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Classification of mood disorders


Angst, Jules; Ajdacic-Gross, Vladeta; Rössler, Wulf (2015). Classification of mood disorders. Psychiatria Polska, 49(4):663-671.

Abstract

This paper looks at some recent developments in the official diagnostic definitions (DSM-5) and in the research domain. The spectrum concept of mood disorders consists of the components of depression and mania, alone or in combination, on a continuum. Its international operational classification changes regularly, being based on symptoms, their duration and consequences. Causation is as yet unknown.DSM-5 excludes unipolar mania and mania with mild depression as separate diagnoses (they come under bipolar I and bipolar II disorders) and introduces a new hierarchy of manic symptoms, placing energy/activity above mood (elated, irritable). This is shown to be problematic on the basis of recent data. The validity of the duration criteria for mania (1 week), hypomania (4 days) and depression (2 weeks) is also seriously questioned. Shorter episodes are clinically very relevant. The definition of mania/hypomania is a persistent problem, contributing to frequent un- derdiagnosis of bipolar disorder in depressed patients. Other contributory factors include that patients often do not feel ill or seek treatment for the consequences of their high mood, and that hypomania can be hidden by substance use disorders (SUD). Hidden hypomanic syndromes are important because associated with treatment resistance, high comorbidity with anxiety/panic and SUD, psychotic and cognitive symptoms, dementia and higher mortality. Anxiety, too, is doubtless a mood disorder but there is still no concept which integrates anxiety with bipolar disorder and depression. Classification involves the definition of artificial subgroups and is necessary for treatment and communication but clinicians, when in doubt, (...).

Abstract

This paper looks at some recent developments in the official diagnostic definitions (DSM-5) and in the research domain. The spectrum concept of mood disorders consists of the components of depression and mania, alone or in combination, on a continuum. Its international operational classification changes regularly, being based on symptoms, their duration and consequences. Causation is as yet unknown.DSM-5 excludes unipolar mania and mania with mild depression as separate diagnoses (they come under bipolar I and bipolar II disorders) and introduces a new hierarchy of manic symptoms, placing energy/activity above mood (elated, irritable). This is shown to be problematic on the basis of recent data. The validity of the duration criteria for mania (1 week), hypomania (4 days) and depression (2 weeks) is also seriously questioned. Shorter episodes are clinically very relevant. The definition of mania/hypomania is a persistent problem, contributing to frequent un- derdiagnosis of bipolar disorder in depressed patients. Other contributory factors include that patients often do not feel ill or seek treatment for the consequences of their high mood, and that hypomania can be hidden by substance use disorders (SUD). Hidden hypomanic syndromes are important because associated with treatment resistance, high comorbidity with anxiety/panic and SUD, psychotic and cognitive symptoms, dementia and higher mortality. Anxiety, too, is doubtless a mood disorder but there is still no concept which integrates anxiety with bipolar disorder and depression. Classification involves the definition of artificial subgroups and is necessary for treatment and communication but clinicians, when in doubt, (...).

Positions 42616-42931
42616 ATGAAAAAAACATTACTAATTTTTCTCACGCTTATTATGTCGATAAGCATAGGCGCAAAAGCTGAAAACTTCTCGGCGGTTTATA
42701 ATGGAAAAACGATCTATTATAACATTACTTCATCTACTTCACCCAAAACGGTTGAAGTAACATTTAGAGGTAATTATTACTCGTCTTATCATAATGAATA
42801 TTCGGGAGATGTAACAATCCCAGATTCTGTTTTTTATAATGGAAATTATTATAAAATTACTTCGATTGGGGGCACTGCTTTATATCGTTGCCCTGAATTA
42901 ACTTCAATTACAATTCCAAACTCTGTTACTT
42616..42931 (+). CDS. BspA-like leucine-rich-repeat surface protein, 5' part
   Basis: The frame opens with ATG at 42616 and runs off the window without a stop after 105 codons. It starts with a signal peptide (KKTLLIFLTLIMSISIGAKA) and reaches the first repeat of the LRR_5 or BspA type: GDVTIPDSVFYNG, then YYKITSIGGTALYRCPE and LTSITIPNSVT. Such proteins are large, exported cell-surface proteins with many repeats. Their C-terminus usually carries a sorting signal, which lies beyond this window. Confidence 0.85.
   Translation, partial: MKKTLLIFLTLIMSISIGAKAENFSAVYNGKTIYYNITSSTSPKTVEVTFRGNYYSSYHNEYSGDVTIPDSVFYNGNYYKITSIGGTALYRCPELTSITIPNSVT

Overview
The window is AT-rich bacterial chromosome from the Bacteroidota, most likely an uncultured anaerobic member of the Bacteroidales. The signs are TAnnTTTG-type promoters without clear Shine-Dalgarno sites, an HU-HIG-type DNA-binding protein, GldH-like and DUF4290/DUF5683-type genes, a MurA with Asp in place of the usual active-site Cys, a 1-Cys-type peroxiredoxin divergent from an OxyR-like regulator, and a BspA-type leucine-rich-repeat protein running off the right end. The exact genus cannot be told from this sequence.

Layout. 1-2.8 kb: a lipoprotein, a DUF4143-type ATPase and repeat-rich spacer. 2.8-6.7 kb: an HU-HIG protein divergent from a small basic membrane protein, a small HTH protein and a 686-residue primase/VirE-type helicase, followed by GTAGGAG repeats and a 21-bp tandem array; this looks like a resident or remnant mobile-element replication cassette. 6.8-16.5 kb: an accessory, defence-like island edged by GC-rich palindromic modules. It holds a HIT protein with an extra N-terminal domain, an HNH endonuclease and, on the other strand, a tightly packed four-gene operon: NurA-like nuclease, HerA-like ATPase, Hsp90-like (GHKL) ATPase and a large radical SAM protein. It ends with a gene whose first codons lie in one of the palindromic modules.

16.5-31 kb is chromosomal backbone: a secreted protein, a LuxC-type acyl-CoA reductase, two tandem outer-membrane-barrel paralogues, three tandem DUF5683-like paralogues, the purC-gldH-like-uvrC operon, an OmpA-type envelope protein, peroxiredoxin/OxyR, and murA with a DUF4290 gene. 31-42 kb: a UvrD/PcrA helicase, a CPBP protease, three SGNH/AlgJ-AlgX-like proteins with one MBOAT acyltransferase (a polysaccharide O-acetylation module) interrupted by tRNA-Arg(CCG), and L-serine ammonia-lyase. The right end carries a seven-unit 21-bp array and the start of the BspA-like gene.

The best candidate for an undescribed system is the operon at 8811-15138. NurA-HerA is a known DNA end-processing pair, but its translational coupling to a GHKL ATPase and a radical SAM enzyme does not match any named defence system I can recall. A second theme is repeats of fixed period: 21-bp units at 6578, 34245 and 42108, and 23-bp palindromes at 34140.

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Additional indexing

Item Type:Journal Article, refereed, further contribution
Communities & Collections:04 Faculty of Medicine > Psychiatric University Hospital Zurich > Clinic for Psychiatry, Psychotherapy, and Psychosomatics
Dewey Decimal Classification:610 Medicine & health
Language:Polish
Date:2015
Deposited On:15 Dec 2015 11:48
Last Modified:05 Apr 2016 19:41
Publisher:Polskie Towarzystwo Psychiatryczne
ISSN:0033-2674
Free access at:Publisher DOI. An embargo period may apply.
Publisher DOI:https://doi.org/10.12740/PP/58259
Official URL:http://www.psychiatriapolska.pl/uploads/images/PP_4_2015/663Angst_PsychiatrPol2015v49i4.pdf
PubMed ID:26488343

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